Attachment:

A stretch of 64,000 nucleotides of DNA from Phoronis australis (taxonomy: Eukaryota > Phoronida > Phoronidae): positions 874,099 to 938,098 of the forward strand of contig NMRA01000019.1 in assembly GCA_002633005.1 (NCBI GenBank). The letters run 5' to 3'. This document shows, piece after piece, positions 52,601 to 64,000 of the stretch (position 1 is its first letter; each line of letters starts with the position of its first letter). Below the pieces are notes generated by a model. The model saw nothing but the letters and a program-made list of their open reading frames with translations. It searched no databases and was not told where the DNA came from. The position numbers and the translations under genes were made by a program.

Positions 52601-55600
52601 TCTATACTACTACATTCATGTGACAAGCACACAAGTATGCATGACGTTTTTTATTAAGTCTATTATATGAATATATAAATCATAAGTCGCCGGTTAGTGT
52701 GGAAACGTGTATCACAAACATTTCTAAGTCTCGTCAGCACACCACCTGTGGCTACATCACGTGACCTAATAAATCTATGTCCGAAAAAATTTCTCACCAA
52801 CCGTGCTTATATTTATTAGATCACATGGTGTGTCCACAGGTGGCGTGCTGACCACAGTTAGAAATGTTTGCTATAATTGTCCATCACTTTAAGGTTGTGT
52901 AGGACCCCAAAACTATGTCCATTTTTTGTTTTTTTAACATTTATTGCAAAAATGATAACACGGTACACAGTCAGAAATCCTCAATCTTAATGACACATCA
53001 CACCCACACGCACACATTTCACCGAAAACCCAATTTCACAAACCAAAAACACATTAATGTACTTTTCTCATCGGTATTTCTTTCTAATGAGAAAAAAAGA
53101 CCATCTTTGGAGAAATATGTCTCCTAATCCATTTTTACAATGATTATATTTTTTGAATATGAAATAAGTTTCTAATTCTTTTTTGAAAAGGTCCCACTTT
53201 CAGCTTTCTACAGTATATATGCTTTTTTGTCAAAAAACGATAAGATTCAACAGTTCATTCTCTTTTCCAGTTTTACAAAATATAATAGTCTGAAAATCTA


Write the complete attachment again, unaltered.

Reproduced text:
A stretch of 64,000 nucleotides of DNA from Phoronis australis (taxonomy: Eukaryota > Phoronida > Phoronidae): positions 874,099 to 938,098 of the forward strand of contig NMRA01000019.1 in assembly GCA_002633005.1 (NCBI GenBank). The letters run 5' to 3'. This document shows, piece after piece, positions 52,601 to 64,000 of the stretch (position 1 is its first letter; each line of letters starts with the position of its first letter). Below the pieces are notes generated by a model. The model saw nothing but the letters and a program-made list of their open reading frames with translations. It searched no databases and was not told where the DNA came from. The position numbers and the translations under genes were made by a program.

Positions 52601-55600
52601 TCTATACTACTACATTCATGTGACAAGCACACAAGTATGCATGACGTTTTTTATTAAGTCTATTATATGAATATATAAATCATAAGTCGCCGGTTAGTGT
52701 GGAAACGTGTATCACAAACATTTCTAAGTCTCGTCAGCACACCACCTGTGGCTACATCACGTGACCTAATAAATCTATGTCCGAAAAAATTTCTCACCAA
52801 CCGTGCTTATATTTATTAGATCACATGGTGTGTCCACAGGTGGCGTGCTGACCACAGTTAGAAATGTTTGCTATAATTGTCCATCACTTTAAGGTTGTGT
52901 AGGACCCCAAAACTATGTCCATTTTTTGTTTTTTTAACATTTATTGCAAAAATGATAACACGGTACACAGTCAGAAATCCTCAATCTTAATGACACATCA
53001 CACCCACACGCACACATTTCACCGAAAACCCAATTTCACAAACCAAAAACACATTAATGTACTTTTCTCATCGGTATTTCTTTCTAATGAGAAAAAAAGA
53101 CCATCTTTGGAGAAATATGTCTCCTAATCCATTTTTACAATGATTATATTTTTTGAATATGAAATAAGTTTCTAATTCTTTTTTGAAAAGGTCCCACTTT
53201 CAGCTTTCTACAGTATATATGCTTTTTTGTCAAAAAACGATAAGATTCAACAGTTCATTCTCTTTTCCAGTTTTACAAAATATAATAGTCTGAAAATCTA